I had ordered Angus’s plans for hollow-loom oars, but the contractor’s tablesaw I borrowed from a friend didn’t seem capable of safely cutting the narrow strips I needed to cut, so I ordered up a pair of Concept2 carbon-fiber oars. When the oars arrived, Suzanne and I loaded the boat on the car and headed for Lacamas Lake in Washington State. The water was smooth, the late-September weather gorgeous, and with the rowing rig set in the forward position and Suzanne sitting in folding camp chair just aft of the outrigger and facing forward—a good arrangement for conversation—I managed to row the lake without crabbing an oar.
Our next outing was on Vancouver Lake, a venue for rowing competitions. We rowed across the lake and then tested our navigation abilities rowing the 16′ span between the blades down the narrow, serpentine Lake River. Once accustomed to rowing, we found the boat tracked beautifully. Course corrections are as easy as pressing harder with one foot, which translates into about a 5-degree change of direction with each stroke.
The stability added by the long sculls made it easy to get in and out of the wherry. I generally row early in the day on smooth water, and in calm conditions, the boat tracks well and glides quickly. At 235 lbs, I’m a large person, and rowing solo I have enough freeboard. Rowing with a passenger is very smooth and comfortable with minimal loss of speed and maneuverability. When I venture out alone on windy days I feel safe and rarely have water splashing aboard. With Suzanne and some gear along, the load is likely over 400 lbs and I pay more attention to chop and wakes. A bit of water may splash over the gunwale and make some bailing necessary. As with any rowing boat, it is more work to control the boat in chop, especially if taking the chop or wind on the side or the port or starboard bow. When taking waves head-on or running with a following sea, the boat handles well.
When I retired, I decided to do the things that I regretted not doing when I was younger. I’d been drawn to crew in college, but had been unable to participate while working full time and going to classes. It wasn’t until I was pushing 60 that I finally signed up for rowing lessons. Building the Oxford Wherry had a few of the frustrations common to a budding boatbuilder, but it was a grand adventure and rowing it has been a joyful experience.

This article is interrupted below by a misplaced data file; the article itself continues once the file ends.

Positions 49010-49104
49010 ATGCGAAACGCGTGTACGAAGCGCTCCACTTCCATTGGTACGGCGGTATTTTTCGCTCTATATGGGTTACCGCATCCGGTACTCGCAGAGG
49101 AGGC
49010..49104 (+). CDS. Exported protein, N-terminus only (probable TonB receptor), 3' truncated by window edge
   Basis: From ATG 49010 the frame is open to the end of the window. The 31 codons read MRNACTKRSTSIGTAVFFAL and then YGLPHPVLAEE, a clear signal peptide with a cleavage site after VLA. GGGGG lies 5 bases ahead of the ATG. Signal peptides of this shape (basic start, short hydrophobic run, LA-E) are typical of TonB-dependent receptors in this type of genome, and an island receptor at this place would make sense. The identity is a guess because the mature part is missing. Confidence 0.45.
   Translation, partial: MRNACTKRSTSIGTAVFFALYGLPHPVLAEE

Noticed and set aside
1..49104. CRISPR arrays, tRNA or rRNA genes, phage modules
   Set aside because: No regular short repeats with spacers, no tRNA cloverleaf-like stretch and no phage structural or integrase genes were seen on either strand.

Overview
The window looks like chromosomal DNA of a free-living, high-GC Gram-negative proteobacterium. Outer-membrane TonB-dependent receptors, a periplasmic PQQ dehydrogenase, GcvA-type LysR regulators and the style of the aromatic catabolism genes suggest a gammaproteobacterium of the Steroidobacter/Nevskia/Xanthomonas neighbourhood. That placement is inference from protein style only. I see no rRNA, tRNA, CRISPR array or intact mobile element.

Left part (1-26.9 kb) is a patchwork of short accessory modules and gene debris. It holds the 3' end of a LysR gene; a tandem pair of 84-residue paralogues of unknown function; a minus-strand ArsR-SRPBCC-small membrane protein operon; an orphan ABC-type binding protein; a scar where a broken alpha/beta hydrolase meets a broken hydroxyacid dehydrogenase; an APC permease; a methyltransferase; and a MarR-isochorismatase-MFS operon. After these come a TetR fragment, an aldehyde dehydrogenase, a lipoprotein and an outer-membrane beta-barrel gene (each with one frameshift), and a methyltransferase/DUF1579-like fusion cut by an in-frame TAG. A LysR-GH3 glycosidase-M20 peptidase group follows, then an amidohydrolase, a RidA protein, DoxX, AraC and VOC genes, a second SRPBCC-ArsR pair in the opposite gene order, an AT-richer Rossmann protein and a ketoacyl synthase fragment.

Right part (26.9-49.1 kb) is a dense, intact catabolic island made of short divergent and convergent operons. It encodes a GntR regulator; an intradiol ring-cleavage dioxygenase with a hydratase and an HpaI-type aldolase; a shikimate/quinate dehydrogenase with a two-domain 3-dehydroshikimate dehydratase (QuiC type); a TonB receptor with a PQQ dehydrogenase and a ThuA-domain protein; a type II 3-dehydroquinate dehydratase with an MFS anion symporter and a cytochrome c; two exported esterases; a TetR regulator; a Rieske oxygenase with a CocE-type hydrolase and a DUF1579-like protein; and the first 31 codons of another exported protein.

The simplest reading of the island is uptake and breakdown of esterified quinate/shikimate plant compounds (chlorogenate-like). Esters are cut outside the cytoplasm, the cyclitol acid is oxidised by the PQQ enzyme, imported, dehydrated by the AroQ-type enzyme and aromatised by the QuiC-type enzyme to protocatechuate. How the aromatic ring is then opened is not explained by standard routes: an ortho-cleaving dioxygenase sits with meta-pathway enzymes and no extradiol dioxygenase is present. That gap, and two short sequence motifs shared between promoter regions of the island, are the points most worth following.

Bob Eggleston graduated from college with a degree in psychology and a passionate belief that the only meaningful job would be helping people. He found employment in secure psychiatric facilities working with pre-teens, teens, adults, and finally the elderly, but the sadness of the work took its toll. Bob moved to a more technical career with a large Oregon power company and worked his way into grid operations, partnering with brainy engineers and former Navy nuclear submariners. After a decade there, he took an early retirement to live a more interesting life and do the things he wished he had dreamed about. He moved to Port Townsend,Washington, and enrolled in the nearby Northwest School of Wooden Boatbuilding, to answer this question: “Can a 58-year-old former cube dweller become a productive craftsman?” Bob contently works on answering this question every day.
|Length overall||15′ 10″|
|Waterline length||15′ 7″|
|Freeboard at 250 lbs displacement||7.5″|
|Freeboard at 600 lbs displacement||5 ″|
|Cruise speed||3-4 knots|
|Sprint speed||6.5 knots|
|Maximum recommended touring load||500 lbs|
|Maximum recommended short-distance load||600 lbs|